The trust concept dates back to Greek and Roman laws. It is the idea of entrusting ownership of property to another who is to manage the property for the benefit of the one entrusting it. In modern times, trusts are used so that the owner of the property can enjoy the benefits (or allow others to enjoy the benefits) without having to endure some of the burdens of ownership – like handling taxes or losing out on some other type of benefit. When it comes to qualifying for needs-based disability benefits, using a special needs trust allows a disabled person to have access to additional resources while not risking the loss of other available benefits.
The Law Office of Andrew Cohen knows that managing a disability can be challenging. Our Woodland Hills special needs trust attorney helps clients and their families create a plan to provide extra support without jeopardizing available government benefits.
People use special needs trusts when they have too much money or property to qualify for income-based government benefits. The trust is the ‘owner’ of the property even though the person receiving the government assistance is getting the financial benefits from the trust.
In California, the needs-based healthcare system is called Medi-Cal. There are two components to qualifying for Medi-Cal benefits. One is a condition requirement. And the other is an income requirement. Being disabled meets the condition requirement. The income requirement limits the amount of allowable income based on the number of people in a household.
Jane is 26. Two years ago, Jane was involved in a serious motor vehicle accident with a semi-truck on the Ventura Freeway. The truck driver had fallen asleep at the wheel, crossed the median, and hit Jane’s car head-on. Jane suffered extensive injuries including a severe traumatic brain injury. She is permanently disabled and unable to work. Jane has been receiving government disability benefits including Medi-Cal as she will need ongoing medical treatment. Her lawsuit is expected to settle soon and Jane will likely get quite a large sum from the trucking company. The money coming to Jane will cause her to be disqualified for Medi-Cal benefits and her medical expenses are very high.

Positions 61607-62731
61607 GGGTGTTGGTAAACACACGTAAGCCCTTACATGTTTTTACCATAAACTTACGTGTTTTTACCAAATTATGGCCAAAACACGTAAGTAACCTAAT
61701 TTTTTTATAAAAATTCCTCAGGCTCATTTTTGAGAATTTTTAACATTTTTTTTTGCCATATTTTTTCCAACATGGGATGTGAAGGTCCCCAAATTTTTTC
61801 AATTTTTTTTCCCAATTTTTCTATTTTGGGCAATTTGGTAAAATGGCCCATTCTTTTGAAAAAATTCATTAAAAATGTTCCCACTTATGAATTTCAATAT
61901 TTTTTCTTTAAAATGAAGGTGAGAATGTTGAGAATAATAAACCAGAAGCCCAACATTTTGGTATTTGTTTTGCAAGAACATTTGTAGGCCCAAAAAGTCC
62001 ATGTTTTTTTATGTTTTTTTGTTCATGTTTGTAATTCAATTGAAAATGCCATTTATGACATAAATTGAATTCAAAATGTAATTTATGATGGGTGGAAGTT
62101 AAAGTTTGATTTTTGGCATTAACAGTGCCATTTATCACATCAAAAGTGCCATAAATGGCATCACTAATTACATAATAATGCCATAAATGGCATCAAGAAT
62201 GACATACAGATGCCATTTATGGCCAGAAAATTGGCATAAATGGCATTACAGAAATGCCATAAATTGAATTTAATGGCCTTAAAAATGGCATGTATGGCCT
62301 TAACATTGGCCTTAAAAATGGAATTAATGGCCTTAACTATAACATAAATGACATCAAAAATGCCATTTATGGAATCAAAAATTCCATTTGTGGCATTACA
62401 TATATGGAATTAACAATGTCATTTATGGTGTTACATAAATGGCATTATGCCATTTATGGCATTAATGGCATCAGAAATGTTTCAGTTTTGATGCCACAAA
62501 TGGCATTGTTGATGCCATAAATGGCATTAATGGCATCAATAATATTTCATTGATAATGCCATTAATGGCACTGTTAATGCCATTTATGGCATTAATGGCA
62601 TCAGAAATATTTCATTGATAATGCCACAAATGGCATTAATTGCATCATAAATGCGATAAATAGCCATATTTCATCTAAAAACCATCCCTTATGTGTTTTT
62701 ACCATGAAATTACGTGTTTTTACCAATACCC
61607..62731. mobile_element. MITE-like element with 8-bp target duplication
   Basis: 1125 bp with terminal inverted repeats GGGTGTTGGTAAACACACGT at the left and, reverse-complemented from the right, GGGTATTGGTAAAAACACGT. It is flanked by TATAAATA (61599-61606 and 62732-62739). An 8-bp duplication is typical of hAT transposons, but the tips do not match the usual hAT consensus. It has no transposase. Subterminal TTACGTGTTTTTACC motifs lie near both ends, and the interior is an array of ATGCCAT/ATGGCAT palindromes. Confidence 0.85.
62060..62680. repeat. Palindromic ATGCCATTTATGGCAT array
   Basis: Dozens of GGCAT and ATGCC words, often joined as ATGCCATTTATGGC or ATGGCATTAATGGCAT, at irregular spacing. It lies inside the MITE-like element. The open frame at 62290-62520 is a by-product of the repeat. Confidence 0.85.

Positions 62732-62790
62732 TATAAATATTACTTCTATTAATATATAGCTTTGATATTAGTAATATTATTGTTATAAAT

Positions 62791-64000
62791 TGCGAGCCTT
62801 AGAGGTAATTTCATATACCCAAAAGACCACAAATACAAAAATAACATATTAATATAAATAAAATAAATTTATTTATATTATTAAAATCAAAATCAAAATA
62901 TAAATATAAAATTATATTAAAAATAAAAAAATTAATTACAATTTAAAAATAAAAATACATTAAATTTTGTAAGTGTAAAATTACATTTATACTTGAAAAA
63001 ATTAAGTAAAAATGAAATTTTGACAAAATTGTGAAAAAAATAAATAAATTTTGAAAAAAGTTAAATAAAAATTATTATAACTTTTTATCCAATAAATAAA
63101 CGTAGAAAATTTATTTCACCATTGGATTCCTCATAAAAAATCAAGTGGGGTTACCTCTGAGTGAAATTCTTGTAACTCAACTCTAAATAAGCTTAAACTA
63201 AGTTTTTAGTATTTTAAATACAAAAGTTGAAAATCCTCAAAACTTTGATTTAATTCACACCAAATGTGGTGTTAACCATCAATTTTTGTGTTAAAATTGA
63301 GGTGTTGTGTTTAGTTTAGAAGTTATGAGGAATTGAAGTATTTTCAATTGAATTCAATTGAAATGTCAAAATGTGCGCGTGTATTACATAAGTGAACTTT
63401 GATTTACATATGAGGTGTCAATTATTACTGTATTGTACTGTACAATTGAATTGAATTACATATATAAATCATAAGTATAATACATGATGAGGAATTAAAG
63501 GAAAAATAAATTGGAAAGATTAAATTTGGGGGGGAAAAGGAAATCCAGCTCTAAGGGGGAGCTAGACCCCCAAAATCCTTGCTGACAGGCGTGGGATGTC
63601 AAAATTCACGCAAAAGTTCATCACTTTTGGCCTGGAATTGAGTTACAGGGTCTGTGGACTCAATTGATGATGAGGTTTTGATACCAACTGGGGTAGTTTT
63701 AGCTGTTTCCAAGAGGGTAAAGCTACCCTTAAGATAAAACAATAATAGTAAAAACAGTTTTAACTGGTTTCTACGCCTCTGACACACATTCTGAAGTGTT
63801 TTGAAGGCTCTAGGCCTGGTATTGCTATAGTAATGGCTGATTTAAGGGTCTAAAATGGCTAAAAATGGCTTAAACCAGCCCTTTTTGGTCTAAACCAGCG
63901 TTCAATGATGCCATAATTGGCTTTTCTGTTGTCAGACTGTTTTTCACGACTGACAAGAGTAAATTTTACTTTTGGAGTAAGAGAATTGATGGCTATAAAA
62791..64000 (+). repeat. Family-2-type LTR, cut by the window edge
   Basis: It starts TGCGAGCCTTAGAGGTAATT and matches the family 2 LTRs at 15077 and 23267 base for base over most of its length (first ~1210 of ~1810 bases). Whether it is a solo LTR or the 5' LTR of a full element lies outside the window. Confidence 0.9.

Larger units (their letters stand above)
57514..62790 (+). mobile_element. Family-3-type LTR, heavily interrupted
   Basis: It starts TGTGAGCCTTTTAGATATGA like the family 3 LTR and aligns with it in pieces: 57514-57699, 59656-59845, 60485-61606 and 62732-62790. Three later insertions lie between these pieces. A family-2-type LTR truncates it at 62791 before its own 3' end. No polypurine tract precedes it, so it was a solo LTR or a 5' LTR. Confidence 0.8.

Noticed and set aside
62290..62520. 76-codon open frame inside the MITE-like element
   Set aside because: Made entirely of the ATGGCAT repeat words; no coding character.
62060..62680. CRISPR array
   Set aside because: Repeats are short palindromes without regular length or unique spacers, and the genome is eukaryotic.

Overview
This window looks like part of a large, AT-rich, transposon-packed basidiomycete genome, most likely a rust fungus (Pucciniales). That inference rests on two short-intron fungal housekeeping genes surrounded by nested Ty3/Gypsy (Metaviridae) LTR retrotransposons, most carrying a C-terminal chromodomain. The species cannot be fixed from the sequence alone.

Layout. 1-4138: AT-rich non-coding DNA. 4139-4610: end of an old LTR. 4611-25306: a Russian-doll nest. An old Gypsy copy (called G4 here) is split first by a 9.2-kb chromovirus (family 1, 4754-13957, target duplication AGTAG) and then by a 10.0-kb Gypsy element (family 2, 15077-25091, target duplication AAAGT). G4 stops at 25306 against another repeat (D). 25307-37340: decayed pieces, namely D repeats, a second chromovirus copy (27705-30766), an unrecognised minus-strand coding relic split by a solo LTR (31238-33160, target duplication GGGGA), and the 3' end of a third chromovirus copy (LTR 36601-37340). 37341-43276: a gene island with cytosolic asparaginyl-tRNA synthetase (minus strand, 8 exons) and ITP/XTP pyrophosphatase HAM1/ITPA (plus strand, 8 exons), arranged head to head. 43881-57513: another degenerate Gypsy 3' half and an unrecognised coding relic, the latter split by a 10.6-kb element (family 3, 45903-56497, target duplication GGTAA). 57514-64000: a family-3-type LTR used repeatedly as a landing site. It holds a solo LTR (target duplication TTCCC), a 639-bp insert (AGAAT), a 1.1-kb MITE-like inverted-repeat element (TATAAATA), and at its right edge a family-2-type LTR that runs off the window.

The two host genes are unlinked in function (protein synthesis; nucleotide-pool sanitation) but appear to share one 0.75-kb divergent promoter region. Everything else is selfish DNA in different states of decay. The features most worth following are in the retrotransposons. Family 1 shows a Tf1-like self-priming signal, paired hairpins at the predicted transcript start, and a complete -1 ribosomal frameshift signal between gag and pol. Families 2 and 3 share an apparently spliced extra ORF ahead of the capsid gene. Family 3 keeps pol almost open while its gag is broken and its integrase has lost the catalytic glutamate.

A first-party special needs trust is funded with a beneficiary’s own property and can be set up to receive the proceeds from a personal injury settlement. The money in the trust can then be used to provide additional benefits to the injured person while not be counted as disqualifying income. The trust can provide financial benefits throughout the life of the beneficiary.
What happens with the property left in the trust after the beneficiary dies depends on the source of the property and a few other factors. A special needs trust funded with property that belonged to the beneficiary will need to have a ‘payback’ provision. If certain conditions are not met, the trust will have to pay back amounts received from the government – but only to the extent of the property left in the trust. A special needs trust that is funded with property from persons other than the beneficiary – known as a third-party special needs trust – does not have any obligation to pay back the government and the remaining property can go to anyone.
A special needs trust can help make sure that persons who need government benefits are able to receive all available resources to assist in their care and support. A Woodland Hills special needs trust lawyer at the Law Offices of Andrew Cohen will work with you or a loved one to determine if a special needs trust will maximize your available benefits and how to best plan for the distribution of any remaining trust assets. To discuss your particular circumstances, contact us by clicking here for a free consultation or call our office at 661-481-0100.